IDLE is a program that allows you to work interactively with the Python coding environment and is provided by the Python development team. It is included with the Python download at python.org. There are alternative programs to help you write Python code but this one comes free and although a little clunky on the interface it works well. Working with IDLE entails using two windows: the shell and the editor. The first window that appears when you launch IDLE is the “Python Shell” window. This is where Python “runs’ the programs you write. You can work in the shell window. The prompt
indicates where you can start typing and work with Python interactively. For example, you could type:
>>> a = ‘sequence’
to store the assignment of the string ‘sequence’ to the variable ‘a’. Now if you type ‘a’ and press return you should see ‘sequence’ displayed. This is the way of the program to tell you that it has associated the variable ‘a’ with the string of characters. You can use this window to follow the tutorial that comes with your Python installation.
If you choose “New File” from the IDLE “File” menu you will launch a new script editing window. This is where you work on programs. You can open existing scripts (=programs) by choosing “File>Open…”. Once you have an open program that you have written or that you have got from somebody else, you launch it using “Run>Run module”. The advantage of using IDLE over running Python from a Terminal window is that IDLE provides built-in help. The syntax of your program is highlighted by coloring. Note that the program contains both annotation and “live” code. Annotation is any line that is flanked by triple apostrophes: ”’ ”’ and is colored green, and any line that starts with “#” and is colored red. The annotation is there to explain the program or to remind the author or user about the function for each line of code. Any line that is not annotation is code. Green is also assigned to strings in real code lines. Orange defines syntax that is recognized by Python as a command. Black is standard code.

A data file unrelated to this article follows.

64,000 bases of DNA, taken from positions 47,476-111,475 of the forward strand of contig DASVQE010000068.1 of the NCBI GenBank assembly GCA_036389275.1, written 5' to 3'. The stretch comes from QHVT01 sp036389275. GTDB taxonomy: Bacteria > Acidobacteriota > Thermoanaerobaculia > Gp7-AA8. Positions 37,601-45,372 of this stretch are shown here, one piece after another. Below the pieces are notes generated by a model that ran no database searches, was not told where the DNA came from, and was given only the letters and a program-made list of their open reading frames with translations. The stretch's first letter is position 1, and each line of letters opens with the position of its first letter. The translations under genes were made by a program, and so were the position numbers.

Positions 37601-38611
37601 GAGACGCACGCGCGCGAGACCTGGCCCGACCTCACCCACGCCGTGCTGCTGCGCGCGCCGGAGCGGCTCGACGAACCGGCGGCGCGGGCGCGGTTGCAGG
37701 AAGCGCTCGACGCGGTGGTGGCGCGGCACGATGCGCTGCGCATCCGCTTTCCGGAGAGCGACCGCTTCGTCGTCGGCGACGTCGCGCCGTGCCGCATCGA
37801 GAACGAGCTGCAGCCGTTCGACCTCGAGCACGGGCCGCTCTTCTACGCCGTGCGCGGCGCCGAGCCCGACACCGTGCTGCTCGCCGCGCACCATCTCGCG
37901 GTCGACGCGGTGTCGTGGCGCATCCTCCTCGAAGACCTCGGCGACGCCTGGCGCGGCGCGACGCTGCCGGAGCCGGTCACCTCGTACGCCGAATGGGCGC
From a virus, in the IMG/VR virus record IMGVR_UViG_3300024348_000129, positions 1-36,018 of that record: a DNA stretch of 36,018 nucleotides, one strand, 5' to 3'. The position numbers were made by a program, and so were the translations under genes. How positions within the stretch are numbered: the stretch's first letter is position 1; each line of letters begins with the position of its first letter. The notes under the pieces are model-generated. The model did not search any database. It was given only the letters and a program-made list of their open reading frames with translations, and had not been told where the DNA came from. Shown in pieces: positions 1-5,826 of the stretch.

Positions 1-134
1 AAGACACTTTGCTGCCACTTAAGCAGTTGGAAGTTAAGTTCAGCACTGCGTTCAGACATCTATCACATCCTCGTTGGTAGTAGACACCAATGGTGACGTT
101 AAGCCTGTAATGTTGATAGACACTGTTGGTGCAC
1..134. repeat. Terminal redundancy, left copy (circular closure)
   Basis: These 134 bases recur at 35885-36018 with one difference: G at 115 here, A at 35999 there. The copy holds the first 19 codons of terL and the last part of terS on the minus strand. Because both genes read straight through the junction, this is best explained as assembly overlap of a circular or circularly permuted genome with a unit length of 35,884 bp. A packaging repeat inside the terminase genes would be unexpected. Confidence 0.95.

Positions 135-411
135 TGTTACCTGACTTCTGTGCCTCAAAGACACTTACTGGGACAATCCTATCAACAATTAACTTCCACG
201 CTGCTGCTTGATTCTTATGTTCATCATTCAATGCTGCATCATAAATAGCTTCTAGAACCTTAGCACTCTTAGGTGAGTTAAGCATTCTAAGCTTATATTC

Once you attempt to save and run a program, errors in your code are identified and marked for your attention. This is of great help because you do not want to spend 10 minutes to identify in which line of code you forgot to add a quotation mark or some other silly little thing that is preventing your code from working.
IDLE provides another simplifying help. Suppose that you want to analyze a sequence file and you have written a program to do it. By saving the Python program you wrote ( a file ending in .py) in the same folder as the sequence file, you can avoid using path designations. Your Python module once launched will look in the same folder it resides to find any file you have designated as input. Additionally, it will save any file output in the same folder.